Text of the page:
J. Jill CFO out amid turnaround
J. Jill last week announced that Chief Financial and Operating Officer Dave Biese will leave the company on April 30 next year and is assisting with his replacement. The board at the women's apparel retailer has hired executive recruitment firm Heidrick & Struggles for the search, according to a company press release.
The news comes as the company also reported that third quarter net sales rose 7.5% to $174.1 million from $162 million in the year-ago quarter. Direct-to-consumer net sales were 39.8% of the total, slightly up from 39.5% a year ago, the company said in a press release. Total comparable sales, including store comps and direct to consumer, rose 1%, the 18th consecutive quarter of positive store comps, with e-commerce performing better than expected, CEO Linda Heasley told analysts, according to a transcript from Seeking Alpha.
Gross profit rose to $115.5 million from $108.5 million in the year-ago period, and gross margin declined to 66.3% from last year's 67%, the company also said. Income from operations rose to $13.9 million from $13.3 million in last's year's third quarter.
In a conference call with analysts Wednesday, Heasley expressed confidence in J.Jill's brand, and promised more focused and agile operations to take advantage of that. That includes "product that is more relevant and trend-right and improving imagery and messaging to better reflect the brand and better relate our offering to her lifestyle," she said in the call. "[W]e are improving the overall agility and discipline in our planning, merchandising and marketing to ensure we can react to market and consumer changes more nimbly."
The quarter demonstrated the retailer's positive sales momentum, lower inventory levels and e-commerce enhancements, she also said. Morgan Stanley analysts in comments emailed to Retail Dive acknowledged the improvements but call them a "work in progress."
"While we like all of these green shoots, we are hesitant to get ahead of ourselves, as [J. Jill] is still in the process of fixing its inventory and eCommerce issues," analysts led by Kimberly Greenberger said in their note, noting that the third quarter was also the sixth consecutive one of gross margin compression, and that comp sales were modest compared to last year and were driven by clearance sales.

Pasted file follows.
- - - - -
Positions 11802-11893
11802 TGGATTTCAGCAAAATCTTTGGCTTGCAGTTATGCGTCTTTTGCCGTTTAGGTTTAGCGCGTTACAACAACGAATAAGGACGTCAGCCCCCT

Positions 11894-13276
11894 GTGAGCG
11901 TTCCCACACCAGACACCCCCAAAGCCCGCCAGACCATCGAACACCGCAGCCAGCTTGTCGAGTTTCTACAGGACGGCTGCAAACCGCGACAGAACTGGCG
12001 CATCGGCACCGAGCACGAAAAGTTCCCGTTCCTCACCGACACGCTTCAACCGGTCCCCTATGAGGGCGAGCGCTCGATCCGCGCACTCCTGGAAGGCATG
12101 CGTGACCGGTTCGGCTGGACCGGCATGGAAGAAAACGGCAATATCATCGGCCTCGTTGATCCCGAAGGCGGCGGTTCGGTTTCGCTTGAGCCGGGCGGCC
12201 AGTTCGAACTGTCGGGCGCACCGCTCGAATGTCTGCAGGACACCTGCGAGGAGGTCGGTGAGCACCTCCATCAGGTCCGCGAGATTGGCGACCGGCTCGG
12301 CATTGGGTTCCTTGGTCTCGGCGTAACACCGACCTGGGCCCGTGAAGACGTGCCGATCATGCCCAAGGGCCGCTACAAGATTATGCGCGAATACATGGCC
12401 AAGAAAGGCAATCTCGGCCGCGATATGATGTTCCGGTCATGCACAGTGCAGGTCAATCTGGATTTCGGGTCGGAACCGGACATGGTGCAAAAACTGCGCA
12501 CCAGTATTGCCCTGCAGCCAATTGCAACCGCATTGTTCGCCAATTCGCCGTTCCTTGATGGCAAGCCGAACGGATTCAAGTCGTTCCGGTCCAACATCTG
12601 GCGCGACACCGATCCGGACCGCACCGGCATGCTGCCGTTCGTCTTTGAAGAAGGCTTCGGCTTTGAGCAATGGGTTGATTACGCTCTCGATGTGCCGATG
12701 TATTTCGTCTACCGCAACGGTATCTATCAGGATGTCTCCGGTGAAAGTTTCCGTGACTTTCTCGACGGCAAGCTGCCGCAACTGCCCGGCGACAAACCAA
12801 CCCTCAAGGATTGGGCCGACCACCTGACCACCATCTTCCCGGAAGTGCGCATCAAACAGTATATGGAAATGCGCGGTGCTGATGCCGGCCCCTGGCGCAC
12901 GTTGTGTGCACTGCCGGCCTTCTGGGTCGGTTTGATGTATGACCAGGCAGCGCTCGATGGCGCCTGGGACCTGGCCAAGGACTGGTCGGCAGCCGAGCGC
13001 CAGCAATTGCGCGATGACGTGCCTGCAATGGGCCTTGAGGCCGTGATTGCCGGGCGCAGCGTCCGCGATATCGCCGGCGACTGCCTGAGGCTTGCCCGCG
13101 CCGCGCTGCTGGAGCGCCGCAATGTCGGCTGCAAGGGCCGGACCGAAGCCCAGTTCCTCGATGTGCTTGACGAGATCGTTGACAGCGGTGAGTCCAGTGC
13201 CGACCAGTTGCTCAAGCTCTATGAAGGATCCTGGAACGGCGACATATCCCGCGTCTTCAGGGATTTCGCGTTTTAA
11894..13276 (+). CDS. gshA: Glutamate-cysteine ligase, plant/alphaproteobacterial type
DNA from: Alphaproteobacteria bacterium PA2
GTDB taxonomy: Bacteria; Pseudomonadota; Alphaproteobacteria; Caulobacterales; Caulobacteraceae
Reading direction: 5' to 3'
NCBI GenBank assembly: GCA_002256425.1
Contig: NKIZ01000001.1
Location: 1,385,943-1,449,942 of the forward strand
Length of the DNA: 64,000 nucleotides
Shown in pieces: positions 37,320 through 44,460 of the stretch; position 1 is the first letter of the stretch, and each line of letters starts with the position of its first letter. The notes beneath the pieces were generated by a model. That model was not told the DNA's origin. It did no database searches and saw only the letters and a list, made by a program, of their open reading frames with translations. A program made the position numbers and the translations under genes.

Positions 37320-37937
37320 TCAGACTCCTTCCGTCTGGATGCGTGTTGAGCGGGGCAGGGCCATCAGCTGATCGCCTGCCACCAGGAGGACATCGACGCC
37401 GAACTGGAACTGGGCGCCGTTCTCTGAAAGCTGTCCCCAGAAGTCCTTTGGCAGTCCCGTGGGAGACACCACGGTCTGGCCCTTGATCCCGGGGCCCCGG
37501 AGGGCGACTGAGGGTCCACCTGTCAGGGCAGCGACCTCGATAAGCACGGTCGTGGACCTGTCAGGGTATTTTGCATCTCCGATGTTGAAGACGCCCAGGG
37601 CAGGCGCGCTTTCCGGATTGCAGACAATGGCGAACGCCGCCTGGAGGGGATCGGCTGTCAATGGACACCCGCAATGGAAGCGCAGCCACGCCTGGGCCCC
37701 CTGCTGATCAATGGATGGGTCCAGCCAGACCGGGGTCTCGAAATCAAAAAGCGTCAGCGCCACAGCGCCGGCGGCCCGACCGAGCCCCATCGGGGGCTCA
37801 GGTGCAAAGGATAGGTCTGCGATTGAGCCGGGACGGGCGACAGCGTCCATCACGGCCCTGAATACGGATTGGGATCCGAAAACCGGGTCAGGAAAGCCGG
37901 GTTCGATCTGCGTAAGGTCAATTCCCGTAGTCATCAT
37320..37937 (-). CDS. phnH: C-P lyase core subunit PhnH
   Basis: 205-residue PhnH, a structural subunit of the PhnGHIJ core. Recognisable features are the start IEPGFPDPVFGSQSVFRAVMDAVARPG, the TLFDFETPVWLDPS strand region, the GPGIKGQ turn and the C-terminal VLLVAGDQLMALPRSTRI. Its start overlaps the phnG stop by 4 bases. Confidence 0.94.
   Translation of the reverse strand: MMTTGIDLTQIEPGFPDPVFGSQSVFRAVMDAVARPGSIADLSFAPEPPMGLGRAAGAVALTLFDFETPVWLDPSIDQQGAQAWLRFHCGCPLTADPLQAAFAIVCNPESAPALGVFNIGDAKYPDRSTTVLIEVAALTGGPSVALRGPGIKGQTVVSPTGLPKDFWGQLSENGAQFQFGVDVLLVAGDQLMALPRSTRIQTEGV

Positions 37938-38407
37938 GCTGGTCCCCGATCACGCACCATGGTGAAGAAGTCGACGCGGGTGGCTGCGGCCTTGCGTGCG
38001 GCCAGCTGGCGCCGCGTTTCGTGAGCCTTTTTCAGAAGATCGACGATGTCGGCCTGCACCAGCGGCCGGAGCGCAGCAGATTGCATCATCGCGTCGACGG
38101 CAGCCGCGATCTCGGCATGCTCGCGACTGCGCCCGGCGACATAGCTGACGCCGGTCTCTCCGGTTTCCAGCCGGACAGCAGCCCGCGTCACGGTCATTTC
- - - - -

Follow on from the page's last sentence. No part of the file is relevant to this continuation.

The company may not be as rushed as more trend-driven retailers, but Heasley said that doesn't leave it off the hook and she said its vendors are up to the task. "Good news for us, our customer isn't always first to a trend," she told analysts. "But increasingly, the marketplace is shrinking relative to her access through the internet ... So we know we need to respond a lot more quickly."
The retailer continues to develop its new "Fit Predictor" to aid shoppers buying online. Heasley said that's already helping drive digital sales. (It's also a way to cut down on returns, other research shows.)
"What we're finding, as I said in talking to the customers, is as we bring in lifestyle imagery, showing her different ways to style the products, we are making our loyal customer happier and we're attracting a new-to-brand customer that is slightly younger," Heasley said. "So it is definitely a balancing act, we're very focused on that. But we are showing more resilience and flexibility and versatility in the product, so people can wear it anywhere they wish and that's part of what we're doing."
The retailer also had an executive change this past spring when former CEO Paula Bennett retired as president and CEO and was succeeded by Linda Heasley, the former CEO of Lane Bryant.
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